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In Ullman's Introduction to Automata, Languages and Computation (1979)

Let $M = (Q, \Sigma, \delta, q_0, F)$ be a DFA. Relation $R_M$ is defined as: for any $x$ and $y$ in $\Sigma^*$, let $xR_My$ if and only if $\delta(q_0, x) = \delta(q_0, y)$.

An equivalence relation $R$ such that $xRy$ implies $xzRyz$ is said to be right invariant (with respect to concatenation). We see that every finite automaton induces a right invariant equivalence relation.

Is a right invariant equivalent relation necessarily $R_M$ for some finite automaton $M$?

Theorem 3.9 (The Myhill-Nerode theorem). The following three statements are equivalent:

  1. The set $L \subseteq \Sigma^*$ is accepted by some finite automaton.

  2. $L$ is the union of some of the equivalence classes of a right invariant equivalence relation over $\Sigma^*$ of finite index.

  3. Let equivalence relation $R_L$ over $\Sigma^*$ be defined by: $x R_L y$ if and only if for all $z \in \Sigma^*$, $xz$ is in $L$ exactly when $yz$ is in $L$. Then $R_L$ is of finite index.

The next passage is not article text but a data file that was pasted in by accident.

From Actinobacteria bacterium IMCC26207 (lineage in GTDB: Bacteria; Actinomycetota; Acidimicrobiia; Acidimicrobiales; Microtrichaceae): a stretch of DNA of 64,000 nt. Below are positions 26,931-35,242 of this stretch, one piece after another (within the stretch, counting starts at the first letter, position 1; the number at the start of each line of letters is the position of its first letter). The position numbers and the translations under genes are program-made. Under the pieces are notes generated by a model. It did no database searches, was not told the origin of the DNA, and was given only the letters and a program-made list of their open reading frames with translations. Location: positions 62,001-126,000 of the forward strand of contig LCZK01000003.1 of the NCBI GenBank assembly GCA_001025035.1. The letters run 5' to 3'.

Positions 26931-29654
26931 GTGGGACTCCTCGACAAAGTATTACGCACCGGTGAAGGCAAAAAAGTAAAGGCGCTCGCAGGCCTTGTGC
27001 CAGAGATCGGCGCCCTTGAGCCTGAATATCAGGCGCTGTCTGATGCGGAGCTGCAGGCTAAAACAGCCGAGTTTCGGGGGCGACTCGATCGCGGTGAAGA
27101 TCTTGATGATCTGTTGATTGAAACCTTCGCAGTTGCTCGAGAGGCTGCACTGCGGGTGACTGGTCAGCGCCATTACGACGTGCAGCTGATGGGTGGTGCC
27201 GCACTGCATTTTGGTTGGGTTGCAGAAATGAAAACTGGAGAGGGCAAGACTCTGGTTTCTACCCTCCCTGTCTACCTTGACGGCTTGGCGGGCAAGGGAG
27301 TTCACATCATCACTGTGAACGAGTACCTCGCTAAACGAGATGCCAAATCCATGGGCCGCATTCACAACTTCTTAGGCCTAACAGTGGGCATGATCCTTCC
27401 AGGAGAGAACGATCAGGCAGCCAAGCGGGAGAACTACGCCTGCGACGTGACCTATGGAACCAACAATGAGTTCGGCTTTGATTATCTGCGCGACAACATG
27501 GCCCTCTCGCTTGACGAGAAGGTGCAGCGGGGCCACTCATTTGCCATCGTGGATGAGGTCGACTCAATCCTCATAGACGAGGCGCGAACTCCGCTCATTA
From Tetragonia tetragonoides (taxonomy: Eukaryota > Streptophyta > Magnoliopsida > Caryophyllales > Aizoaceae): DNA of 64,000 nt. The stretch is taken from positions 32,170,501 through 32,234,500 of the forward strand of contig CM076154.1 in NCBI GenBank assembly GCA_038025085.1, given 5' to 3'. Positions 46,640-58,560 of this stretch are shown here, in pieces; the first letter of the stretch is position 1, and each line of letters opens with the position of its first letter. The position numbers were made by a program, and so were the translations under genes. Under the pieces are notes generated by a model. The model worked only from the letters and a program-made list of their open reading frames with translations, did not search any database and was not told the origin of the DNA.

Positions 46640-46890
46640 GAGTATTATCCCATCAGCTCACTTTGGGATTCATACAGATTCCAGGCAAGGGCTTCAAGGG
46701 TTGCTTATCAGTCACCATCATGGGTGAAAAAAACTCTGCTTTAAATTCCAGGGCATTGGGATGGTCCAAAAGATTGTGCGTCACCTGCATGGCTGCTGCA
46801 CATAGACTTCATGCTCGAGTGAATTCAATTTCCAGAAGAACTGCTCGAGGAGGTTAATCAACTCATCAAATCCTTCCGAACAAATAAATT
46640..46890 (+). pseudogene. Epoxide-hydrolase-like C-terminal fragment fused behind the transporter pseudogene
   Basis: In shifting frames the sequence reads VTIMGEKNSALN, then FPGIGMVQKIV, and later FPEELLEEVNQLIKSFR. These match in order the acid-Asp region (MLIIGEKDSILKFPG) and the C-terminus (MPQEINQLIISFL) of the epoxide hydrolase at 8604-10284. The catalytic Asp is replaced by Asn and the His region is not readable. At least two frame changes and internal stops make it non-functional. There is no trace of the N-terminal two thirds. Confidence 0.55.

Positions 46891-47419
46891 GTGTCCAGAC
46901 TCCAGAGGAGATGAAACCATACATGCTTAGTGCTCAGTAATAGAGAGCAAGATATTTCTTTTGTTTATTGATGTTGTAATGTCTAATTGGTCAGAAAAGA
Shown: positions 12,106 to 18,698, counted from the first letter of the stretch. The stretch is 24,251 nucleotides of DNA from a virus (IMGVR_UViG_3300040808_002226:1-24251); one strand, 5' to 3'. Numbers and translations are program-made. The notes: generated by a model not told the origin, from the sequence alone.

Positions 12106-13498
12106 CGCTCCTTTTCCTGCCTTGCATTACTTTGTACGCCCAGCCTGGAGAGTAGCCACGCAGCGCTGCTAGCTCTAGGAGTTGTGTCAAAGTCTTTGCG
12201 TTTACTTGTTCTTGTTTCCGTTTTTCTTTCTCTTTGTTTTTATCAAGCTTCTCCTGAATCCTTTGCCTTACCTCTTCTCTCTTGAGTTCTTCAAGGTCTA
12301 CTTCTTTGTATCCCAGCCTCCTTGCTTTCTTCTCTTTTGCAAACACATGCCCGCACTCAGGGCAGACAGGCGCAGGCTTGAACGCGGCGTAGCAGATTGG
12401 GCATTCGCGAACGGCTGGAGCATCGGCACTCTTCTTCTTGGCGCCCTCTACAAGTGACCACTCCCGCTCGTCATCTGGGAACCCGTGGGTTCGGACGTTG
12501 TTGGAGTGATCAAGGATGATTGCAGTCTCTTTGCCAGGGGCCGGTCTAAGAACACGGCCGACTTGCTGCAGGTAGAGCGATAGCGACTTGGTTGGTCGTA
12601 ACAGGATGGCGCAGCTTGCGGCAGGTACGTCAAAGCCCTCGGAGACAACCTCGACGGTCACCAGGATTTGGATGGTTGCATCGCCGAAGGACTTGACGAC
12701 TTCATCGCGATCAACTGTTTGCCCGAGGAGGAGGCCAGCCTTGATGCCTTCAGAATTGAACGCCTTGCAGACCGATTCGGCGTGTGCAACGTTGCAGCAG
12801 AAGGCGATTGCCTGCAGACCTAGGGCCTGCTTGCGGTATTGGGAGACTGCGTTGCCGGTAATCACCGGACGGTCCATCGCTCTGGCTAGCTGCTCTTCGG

Suppose $L$ is a regular language. If $L$ is the union of some of the equivalence classes of a right invariant equivalence relation $R$ over $\Sigma^*$ of finite index, is there some finite machine $M$ s.t. $L$ is the language which $M$ accepts and $R=R_M$?

My questions above come from having difficulty understanding what the Myhill-Nerode theorem means.

Thanks.

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1 Answer 1

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Question 1 . A relation of the form $R_M$ for some finite automaton has finite index. So no, a right invariant equivalent relation is not necessarily of the form $R_M$: take for instance the equivalence $\sim$ defined by $u \sim v$ if and only if $|u| = |v|$.

Question 2. Let $L$ be a regular language of $A^*$ which is the union of some of equivalence classes of a right invariant equivalence relation $R$ of finite index $\sim$. Let $Q$ be the (finite) set of $\sim$-equivalence classes. For $q \in Q$ and $a \in A$, let $q \cdot a$ be the $\sim$-class of $ua$ for some $u \in q$. This is well-defined, that is, it does not depend on the choice of $u \in q$: if $v \in q$, then $u \sim v$ and hence $ua \sim va$.

Since $L$ is the union of some $\sim$-classes, there is a subset $F$ of $Q$ such that $L = \bigcup_{q \in F} q$. Let $i$ be the $\sim$-class of the empty word. Then the DFA ${\cal A} = (Q, A, \cdot, i, F)$ accepts $L$ and ${\sim} = R_L = R_{\cal A}$.

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